Entitled A Musical Banquet, this recital by countertenor Andreas Scholl is one more irritating disc in a series of annoying discs by one of the most affected and porfoundly emasculated of the contemporary crop of countertenors. Essentially the highlights of Robert Dowland's collection of lute songs bearing the same name, Scholl's recording is as vapid and void as it is frail and feeble. Scholl's tone is so attenuated as to be nearly inaudible and his expression is so eviscerated as to be all but imperceptible. And in Elizabethan lute songs, songs with titles like "In darkness let me dwell" and "Must I then die," such emotional coyness is hardly appropriate much less justifiable. While there might be good musicological reasons why Scholl should sing with a dull and listless expression and such a fragile and weak tone, those reasons are why musicology is bunk. If being a countertenor means having to renounce any but the most exenterated means of expression, you can keep it.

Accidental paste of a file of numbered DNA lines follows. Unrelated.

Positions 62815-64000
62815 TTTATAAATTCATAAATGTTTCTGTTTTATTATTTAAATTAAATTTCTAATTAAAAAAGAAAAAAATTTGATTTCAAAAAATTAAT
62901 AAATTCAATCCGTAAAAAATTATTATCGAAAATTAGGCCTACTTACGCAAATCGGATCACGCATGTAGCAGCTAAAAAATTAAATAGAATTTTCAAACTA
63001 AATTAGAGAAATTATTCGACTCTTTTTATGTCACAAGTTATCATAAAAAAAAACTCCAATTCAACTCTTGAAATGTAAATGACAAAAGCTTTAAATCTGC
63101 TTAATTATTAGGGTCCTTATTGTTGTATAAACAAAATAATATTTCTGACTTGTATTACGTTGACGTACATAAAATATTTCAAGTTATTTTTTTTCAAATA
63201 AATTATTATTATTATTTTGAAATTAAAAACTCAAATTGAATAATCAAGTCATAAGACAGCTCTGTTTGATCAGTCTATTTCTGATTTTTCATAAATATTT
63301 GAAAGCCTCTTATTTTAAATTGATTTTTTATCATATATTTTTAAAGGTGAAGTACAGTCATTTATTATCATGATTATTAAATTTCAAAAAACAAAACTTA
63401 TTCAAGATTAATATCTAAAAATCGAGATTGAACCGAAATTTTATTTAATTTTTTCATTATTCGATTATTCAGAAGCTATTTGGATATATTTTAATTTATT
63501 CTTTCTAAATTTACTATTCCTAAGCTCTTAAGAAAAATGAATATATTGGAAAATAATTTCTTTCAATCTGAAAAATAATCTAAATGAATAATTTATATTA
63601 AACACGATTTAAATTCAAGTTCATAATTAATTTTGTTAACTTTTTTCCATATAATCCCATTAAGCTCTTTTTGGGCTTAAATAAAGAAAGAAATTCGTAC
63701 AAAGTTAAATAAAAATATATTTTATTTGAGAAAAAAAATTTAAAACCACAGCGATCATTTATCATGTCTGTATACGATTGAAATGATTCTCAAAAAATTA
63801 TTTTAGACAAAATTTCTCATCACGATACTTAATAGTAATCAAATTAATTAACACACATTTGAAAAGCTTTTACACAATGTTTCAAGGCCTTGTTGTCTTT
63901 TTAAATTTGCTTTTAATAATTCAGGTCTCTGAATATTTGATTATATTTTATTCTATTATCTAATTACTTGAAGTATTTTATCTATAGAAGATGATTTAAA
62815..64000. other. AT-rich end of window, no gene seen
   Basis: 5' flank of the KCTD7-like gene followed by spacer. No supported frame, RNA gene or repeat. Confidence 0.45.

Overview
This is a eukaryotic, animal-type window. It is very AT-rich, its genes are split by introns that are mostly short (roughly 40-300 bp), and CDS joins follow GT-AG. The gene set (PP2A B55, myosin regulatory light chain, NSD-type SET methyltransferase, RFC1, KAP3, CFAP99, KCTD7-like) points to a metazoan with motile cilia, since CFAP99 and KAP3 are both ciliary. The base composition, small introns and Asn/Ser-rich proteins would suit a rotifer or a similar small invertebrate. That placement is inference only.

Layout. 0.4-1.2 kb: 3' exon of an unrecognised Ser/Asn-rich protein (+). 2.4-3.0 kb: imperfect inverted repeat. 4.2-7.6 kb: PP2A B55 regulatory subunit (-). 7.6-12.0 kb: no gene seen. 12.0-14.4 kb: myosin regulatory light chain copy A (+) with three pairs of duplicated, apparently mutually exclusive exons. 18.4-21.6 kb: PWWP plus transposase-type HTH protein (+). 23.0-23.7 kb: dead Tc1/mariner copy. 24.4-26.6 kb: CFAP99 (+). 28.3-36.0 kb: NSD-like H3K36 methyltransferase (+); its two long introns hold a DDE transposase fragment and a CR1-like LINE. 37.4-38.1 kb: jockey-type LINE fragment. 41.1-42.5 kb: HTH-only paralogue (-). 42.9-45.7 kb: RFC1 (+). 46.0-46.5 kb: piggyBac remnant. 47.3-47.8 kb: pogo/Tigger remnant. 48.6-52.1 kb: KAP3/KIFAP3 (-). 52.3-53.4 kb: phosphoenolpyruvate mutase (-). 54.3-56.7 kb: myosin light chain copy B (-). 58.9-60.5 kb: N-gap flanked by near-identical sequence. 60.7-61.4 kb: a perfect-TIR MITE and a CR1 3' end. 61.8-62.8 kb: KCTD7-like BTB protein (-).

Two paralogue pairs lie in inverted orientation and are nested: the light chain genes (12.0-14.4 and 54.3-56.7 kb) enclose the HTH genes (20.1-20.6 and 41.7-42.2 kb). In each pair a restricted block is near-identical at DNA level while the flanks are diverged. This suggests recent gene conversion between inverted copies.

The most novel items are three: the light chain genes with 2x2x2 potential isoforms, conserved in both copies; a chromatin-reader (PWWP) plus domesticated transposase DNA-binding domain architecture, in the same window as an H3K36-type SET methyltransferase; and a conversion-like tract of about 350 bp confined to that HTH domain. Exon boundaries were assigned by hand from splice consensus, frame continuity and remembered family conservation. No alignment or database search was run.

AllMusic Review by James Leonard
The Right Honourable Lord Viscount Lisle (Sir Robert Sidney, his galliard), for lute, P 38 (A Musical Banquet)